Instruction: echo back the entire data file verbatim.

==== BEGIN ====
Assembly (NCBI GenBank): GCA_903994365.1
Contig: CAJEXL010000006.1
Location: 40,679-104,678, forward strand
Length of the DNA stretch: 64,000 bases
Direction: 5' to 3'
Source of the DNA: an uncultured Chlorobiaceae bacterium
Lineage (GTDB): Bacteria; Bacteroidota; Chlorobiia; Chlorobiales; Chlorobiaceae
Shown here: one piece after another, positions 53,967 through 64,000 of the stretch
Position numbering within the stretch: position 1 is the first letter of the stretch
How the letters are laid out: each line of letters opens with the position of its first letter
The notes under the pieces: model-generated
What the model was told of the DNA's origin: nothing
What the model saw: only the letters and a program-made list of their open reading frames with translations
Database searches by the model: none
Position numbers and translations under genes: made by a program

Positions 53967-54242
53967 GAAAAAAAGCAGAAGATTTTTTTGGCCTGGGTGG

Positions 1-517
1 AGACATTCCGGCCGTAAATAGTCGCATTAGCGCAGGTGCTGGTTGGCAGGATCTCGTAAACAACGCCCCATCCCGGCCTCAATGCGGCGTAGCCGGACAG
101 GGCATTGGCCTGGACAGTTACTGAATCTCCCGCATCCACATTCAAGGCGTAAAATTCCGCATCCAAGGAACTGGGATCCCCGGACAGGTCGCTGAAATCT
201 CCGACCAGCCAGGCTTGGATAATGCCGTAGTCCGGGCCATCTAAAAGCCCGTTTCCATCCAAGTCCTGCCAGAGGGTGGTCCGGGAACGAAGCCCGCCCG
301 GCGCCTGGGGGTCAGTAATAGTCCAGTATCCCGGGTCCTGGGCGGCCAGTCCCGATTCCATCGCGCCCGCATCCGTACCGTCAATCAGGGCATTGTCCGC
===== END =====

Assembly (NCBI GenBank): GCA_903994365.1
Contig: CAJEXL010000006.1
Location: 40,679-104,678, forward strand
Length of the DNA stretch: 64,000 bases
Direction: 5' to 3'
Source of the DNA: an uncultured Chlorobiaceae bacterium
Lineage (GTDB): Bacteria; Bacteroidota; Chlorobiia; Chlorobiales; Chlorobiaceae
Shown here: one piece after another, positions 53,967 through 64,000 of the stretch
Position numbering within the stretch: position 1 is the first letter of the stretch
How the letters are laid out: each line of letters opens with the position of its first letter
The notes under the pieces: model-generated
What the model was told of the DNA's origin: nothing
What the model saw: only the letters and a program-made list of their open reading frames with translations
Database searches by the model: none
Position numbers and translations under genes: made by a program

Positions 53967-54242
53967 GAAAAAAAGCAGAAGATTTTTTTGGCCTGGGTGG

Positions 1-517
1 AGACATTCCGGCCGTAAATAGTCGCATTAGCGCAGGTGCTGGTTGGCAGGATCTCGTAAACAACGCCCCATCCCGGCCTCAATGCGGCGTAGCCGGACAG
101 GGCATTGGCCTGGACAGTTACTGAATCTCCCGCATCCACATTCAAGGCGTAAAATTCCGCATCCAAGGAACTGGGATCCCCGGACAGGTCGCTGAAATCT
201 CCGACCAGCCAGGCTTGGATAATGCCGTAGTCCGGGCCATCTAAAAGCCCGTTTCCATCCAAGTCCTGCCAGAGGGTGGTCCGGGAACGAAGCCCGCCCG
301 GCGCCTGGGGGTCAGTAATAGTCCAGTATCCCGGGTCCTGGGCGGCCAGTCCCGATTCCATCGCGCCCGCATCCGTACCGTCAATCAGGGCATTGTCCGC